Facebook’s privacy issues may not make it lose users

One of the world’s premiere online social networks, Facebook, has problems with users’ privacy in regards to sharing information with different advertisers and tracking companies.

Facebook has a privacy policy that enables its users to have certain parts of their account available while others remain private, but this new development violates that policy, according to a blog post by Facebook engineer Mike Vernal.

User information has been accessible to other companies through different applications, with the top 10 applications, including Farmville, giving user information to third-party sources.

We all know that Facebook isn’t meant for users to keep online journals. Most people would advise others, particularly college students, to watch what is put on Facebook and what privacy settings are applied because you never know who’s watching. But making certain information accessible at your discretion and having it sent out against the privacy policy are two completely different things.

This isn’t the first time that Facebook has had privacy problems. Last year, many users claimed that their information was too easily accessed by others. Facebook co-founder Mark Zuckerberg responded with an apology and direct changes were made in the privacy settings.

Although there doesn’t seem to be any damage so far this time, it still seems to have been taken very seriously by government officials. According to CNet, two members of the House of Representatives have asked Zuckerberg questions like what guidelines does Facebook have in place for third-party applications to protect its users from privacy breaches?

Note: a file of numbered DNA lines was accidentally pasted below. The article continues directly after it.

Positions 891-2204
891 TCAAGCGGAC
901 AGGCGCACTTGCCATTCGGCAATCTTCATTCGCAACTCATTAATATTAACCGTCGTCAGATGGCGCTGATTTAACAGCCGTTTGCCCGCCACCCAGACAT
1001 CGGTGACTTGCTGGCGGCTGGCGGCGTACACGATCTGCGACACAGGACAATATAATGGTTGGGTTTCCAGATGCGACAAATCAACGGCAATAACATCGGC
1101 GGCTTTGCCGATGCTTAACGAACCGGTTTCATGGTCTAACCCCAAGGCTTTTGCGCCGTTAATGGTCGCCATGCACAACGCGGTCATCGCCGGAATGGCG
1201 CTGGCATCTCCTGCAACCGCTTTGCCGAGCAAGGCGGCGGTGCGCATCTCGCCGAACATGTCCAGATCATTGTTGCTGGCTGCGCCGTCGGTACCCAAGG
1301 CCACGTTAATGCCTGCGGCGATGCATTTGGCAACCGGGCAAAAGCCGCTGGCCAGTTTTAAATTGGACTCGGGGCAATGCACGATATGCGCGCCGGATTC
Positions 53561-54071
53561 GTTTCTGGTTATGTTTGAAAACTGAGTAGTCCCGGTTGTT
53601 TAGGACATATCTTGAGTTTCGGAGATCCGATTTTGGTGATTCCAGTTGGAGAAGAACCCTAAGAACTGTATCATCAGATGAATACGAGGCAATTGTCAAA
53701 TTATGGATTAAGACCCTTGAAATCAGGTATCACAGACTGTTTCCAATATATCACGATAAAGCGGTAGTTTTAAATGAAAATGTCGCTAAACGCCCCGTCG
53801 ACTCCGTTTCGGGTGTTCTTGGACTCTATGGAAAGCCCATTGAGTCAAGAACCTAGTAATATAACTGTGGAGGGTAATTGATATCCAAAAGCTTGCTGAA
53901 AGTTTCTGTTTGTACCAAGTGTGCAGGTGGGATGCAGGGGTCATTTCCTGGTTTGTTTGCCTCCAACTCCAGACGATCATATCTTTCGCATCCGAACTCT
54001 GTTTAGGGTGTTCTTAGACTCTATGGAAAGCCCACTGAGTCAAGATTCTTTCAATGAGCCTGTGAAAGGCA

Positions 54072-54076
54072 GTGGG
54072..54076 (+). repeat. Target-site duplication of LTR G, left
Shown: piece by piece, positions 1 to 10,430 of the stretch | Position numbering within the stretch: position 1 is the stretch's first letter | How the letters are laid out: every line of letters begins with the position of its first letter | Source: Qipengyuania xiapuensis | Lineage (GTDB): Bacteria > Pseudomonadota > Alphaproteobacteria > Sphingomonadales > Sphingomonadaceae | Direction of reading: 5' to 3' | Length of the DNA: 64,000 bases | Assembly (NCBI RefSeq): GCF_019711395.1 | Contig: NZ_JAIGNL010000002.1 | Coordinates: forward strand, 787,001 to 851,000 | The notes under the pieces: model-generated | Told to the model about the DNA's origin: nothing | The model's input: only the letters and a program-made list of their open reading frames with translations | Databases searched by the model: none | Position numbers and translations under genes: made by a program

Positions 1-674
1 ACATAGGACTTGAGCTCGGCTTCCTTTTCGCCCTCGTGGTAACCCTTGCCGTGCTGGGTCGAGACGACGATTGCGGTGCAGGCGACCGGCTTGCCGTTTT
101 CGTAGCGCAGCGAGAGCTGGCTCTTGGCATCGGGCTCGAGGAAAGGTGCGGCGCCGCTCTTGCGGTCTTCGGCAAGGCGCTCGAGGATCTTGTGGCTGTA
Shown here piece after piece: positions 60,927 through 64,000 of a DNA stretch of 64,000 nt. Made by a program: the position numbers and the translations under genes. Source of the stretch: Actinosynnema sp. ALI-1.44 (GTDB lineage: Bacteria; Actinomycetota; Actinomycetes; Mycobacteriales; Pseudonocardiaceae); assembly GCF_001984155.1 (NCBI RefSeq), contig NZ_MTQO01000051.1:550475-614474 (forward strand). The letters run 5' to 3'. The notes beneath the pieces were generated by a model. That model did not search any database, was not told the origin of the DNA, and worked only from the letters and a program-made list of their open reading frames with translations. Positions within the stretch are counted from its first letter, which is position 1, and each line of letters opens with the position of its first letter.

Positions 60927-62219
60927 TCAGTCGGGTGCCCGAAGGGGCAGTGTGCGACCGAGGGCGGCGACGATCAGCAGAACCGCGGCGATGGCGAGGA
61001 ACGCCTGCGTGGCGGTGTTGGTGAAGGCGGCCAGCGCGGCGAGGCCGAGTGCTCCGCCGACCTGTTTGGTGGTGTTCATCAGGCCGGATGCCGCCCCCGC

The issues surrounding Facebook may or may not be taken seriously, but it’s very unlikely that Facebook will lose support as a result. Facebook is a place where people indulge in the fact that they can release any information they feel comfortable releasing. The risk of possible exposure just comes with the territory.

This doesn’t leave Facebook without blame, but the development isn’t significant enough for users to abandon the famous online social network.

Even if the breach in privacy hadn’t happened, we live in a world without privacy in general. Even if someone doesn’t use social networking sites like Twitter and Facebook or stays away from Internet applications requiring basic user information, it’s impossible to not leave a trail online.

Published Oct. 27, 2010 in “The Signal” http://www.gsusignal.com/opinions/facebook-s-privacy-issues-may-not-make-it-lose-users-1.2385039

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